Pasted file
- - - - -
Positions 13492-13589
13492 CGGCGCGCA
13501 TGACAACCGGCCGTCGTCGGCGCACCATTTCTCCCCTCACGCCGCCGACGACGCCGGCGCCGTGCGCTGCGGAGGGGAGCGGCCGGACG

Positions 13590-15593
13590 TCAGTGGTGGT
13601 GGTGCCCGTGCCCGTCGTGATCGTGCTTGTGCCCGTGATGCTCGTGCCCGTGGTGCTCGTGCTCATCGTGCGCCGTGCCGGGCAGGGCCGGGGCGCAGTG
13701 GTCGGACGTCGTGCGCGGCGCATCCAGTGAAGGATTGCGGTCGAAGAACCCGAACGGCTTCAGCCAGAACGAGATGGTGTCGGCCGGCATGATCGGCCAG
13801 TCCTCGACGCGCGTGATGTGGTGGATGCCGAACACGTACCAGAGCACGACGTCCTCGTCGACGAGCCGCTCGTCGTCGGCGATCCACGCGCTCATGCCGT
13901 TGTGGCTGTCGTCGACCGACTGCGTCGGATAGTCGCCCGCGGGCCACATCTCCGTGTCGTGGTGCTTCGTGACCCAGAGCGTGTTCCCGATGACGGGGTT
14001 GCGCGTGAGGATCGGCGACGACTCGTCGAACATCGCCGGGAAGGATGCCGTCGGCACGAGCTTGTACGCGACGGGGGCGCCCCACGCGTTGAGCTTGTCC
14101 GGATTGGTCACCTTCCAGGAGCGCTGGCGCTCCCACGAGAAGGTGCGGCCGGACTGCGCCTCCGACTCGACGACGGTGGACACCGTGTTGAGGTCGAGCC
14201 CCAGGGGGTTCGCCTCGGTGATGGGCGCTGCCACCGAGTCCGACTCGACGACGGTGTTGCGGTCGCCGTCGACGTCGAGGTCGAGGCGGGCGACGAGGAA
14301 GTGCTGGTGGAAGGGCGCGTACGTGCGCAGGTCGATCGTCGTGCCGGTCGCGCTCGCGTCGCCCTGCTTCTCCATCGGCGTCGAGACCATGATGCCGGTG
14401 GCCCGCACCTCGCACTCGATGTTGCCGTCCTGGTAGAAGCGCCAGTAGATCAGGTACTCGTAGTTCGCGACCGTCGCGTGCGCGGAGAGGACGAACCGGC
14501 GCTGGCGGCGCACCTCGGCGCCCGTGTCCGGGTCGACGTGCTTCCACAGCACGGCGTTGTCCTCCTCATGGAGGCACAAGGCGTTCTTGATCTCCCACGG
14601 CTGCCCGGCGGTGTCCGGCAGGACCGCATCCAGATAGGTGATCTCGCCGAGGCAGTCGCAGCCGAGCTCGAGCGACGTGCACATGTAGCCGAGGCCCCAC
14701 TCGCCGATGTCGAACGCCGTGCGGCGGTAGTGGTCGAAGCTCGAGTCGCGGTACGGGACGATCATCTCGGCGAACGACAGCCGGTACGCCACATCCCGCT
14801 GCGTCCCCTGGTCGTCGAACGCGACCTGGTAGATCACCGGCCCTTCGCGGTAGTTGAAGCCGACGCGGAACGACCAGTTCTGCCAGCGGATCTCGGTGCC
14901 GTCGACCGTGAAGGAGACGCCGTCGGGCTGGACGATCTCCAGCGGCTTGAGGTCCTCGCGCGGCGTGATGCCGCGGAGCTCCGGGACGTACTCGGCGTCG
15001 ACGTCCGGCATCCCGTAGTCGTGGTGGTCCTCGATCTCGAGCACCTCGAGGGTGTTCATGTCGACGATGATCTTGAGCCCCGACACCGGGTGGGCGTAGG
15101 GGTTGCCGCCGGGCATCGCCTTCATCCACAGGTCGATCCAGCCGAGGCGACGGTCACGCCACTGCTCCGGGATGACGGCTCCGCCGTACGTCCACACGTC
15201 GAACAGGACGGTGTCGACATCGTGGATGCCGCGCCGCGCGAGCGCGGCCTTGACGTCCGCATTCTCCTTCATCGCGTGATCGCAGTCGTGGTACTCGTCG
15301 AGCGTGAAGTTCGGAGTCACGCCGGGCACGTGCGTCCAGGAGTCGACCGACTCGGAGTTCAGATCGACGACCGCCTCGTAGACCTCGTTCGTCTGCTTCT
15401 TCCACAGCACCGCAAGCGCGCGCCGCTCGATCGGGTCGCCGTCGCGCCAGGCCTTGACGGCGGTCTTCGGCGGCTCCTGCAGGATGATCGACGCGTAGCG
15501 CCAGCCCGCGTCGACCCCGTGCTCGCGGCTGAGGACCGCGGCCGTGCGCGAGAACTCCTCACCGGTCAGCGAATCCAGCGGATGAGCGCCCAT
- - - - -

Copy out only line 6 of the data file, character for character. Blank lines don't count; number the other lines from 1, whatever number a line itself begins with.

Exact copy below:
13601 GGTGCCCGTGCCCGTCGTGATCGTGCTTGTGCCCGTGATGCTCGTGCCCGTGGTGCTCGTGCTCATCGTGCGCCGTGCCGGGCAGGGCCGGGGCGCAGTG